Try downloading NetStumbler
and running it on the wirelessly connected computer. Look for your base station ID and the strength it shows for your signal, then look for any other signals on the same channel or plus-or-minus three channels from yours that have signals near or greater than yours. So if you are on channel 1 look at signals on channels 1-3, if you are on channel 6 look at 3-9, and if you are on 11 look at 9-11. If you are getting interference from another WiFi station it should show up there. If you find something, try changing your router/AP channel to either 1, 6, or 11 depending on which has the least interfering signals in your area.
An interfering signal may be something other than WiFi, but these can be hard to track down. Common ones are radio based remote controls (not infra-red), baby monitors, cordless phones (in the 2.4Ghz band), and microwave ovens (usually interfere mostly with higher channels). From the sounds of it you are dropping often enough that it isn't likely to be the microwave or cordless phone (unless there is a teen female in the house). Finding this kind of interference takes more specialized equipment, the best bet may be to try another channel.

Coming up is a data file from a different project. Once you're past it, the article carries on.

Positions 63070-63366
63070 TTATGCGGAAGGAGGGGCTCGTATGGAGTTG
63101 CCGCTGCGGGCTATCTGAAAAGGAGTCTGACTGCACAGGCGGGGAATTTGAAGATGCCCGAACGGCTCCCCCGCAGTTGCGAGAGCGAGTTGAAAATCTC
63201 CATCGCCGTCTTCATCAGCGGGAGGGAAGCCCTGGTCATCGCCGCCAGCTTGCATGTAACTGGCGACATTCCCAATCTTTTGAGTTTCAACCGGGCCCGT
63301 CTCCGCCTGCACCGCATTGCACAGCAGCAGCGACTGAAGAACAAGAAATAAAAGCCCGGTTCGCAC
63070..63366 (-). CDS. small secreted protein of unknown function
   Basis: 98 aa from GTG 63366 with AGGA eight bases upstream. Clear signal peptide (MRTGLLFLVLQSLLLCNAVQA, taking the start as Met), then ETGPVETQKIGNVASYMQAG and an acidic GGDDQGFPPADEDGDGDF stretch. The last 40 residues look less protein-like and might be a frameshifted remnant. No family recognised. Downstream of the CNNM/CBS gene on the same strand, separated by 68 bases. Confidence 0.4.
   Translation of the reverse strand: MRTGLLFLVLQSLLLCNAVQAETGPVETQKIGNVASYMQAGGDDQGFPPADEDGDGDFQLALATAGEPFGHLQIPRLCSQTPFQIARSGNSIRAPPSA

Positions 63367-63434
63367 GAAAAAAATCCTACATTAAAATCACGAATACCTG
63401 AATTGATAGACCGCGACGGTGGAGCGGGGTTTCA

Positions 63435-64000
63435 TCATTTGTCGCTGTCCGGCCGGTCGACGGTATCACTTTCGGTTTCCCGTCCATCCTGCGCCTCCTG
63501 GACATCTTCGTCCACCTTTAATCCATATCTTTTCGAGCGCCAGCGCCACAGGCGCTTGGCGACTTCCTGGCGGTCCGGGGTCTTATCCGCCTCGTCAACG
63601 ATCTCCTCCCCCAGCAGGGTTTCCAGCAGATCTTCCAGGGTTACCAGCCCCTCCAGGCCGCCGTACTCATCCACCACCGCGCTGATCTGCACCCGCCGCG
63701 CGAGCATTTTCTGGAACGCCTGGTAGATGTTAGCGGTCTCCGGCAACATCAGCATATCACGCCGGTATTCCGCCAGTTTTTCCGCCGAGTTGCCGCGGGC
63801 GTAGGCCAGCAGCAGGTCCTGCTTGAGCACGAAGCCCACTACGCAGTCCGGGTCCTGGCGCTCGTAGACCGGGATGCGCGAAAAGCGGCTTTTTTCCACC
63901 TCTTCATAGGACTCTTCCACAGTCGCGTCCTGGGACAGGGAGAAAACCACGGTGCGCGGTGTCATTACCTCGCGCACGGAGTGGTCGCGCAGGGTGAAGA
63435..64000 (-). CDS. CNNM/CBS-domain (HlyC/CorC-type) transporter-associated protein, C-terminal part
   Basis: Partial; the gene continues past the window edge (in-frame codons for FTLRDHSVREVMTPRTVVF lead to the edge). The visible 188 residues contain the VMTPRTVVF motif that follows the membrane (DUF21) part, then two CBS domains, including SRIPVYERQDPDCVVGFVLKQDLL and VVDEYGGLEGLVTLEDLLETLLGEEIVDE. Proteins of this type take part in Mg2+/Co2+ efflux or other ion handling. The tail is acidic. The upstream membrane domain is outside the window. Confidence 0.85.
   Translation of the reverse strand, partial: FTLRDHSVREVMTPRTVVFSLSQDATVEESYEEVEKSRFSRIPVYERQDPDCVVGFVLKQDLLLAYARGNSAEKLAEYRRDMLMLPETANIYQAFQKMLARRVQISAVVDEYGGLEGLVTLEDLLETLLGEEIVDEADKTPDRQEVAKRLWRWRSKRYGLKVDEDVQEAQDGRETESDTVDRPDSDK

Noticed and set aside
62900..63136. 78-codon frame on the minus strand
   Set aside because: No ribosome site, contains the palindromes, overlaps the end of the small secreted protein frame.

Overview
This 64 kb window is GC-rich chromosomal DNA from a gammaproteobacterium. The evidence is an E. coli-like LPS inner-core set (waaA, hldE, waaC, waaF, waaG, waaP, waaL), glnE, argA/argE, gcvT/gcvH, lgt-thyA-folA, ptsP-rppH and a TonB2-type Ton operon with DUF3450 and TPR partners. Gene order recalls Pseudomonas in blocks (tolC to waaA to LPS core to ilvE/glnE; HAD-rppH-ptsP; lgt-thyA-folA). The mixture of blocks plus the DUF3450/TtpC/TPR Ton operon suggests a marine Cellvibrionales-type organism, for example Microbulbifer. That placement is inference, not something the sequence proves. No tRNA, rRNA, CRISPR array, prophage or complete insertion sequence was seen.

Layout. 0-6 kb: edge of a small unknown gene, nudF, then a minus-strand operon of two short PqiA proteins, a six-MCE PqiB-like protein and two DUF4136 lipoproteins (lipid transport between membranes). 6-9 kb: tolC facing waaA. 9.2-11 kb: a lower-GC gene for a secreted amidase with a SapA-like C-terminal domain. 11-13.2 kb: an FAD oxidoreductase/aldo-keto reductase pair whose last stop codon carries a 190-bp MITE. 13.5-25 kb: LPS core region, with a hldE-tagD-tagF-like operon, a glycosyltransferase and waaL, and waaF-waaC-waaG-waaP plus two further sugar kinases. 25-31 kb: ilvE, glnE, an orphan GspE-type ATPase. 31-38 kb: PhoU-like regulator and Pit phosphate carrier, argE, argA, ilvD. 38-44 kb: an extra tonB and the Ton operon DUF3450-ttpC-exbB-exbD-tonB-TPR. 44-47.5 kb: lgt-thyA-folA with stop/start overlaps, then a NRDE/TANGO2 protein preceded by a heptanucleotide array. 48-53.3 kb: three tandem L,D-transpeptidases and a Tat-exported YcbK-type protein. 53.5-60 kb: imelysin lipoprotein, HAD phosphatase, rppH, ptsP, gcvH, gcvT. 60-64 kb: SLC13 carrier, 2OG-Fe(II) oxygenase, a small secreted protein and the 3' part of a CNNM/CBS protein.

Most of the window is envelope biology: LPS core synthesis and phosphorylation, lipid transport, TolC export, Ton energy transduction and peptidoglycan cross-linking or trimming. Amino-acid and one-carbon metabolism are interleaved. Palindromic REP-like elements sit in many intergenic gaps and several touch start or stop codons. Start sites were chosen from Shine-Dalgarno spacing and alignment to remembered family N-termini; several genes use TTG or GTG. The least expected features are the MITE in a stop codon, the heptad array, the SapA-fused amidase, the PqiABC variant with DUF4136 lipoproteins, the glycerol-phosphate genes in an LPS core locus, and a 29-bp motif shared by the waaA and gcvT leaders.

If the problem isn't interference it's probably one end or the other's radio going away, in which case it will get worse over time with no easy fix (other than a shopping day at NewEgg or your Techie shop of choice). A common fault is for the clock to drift and cause the rotating keys of WPA to rotate before the other end is ready. You can try changing to WEP or, if you like to live on the edge, turning off security on your router for a while to test.
Let us know what you find.
Edited by Orecomm, 17 March 2010 - 05:47 PM.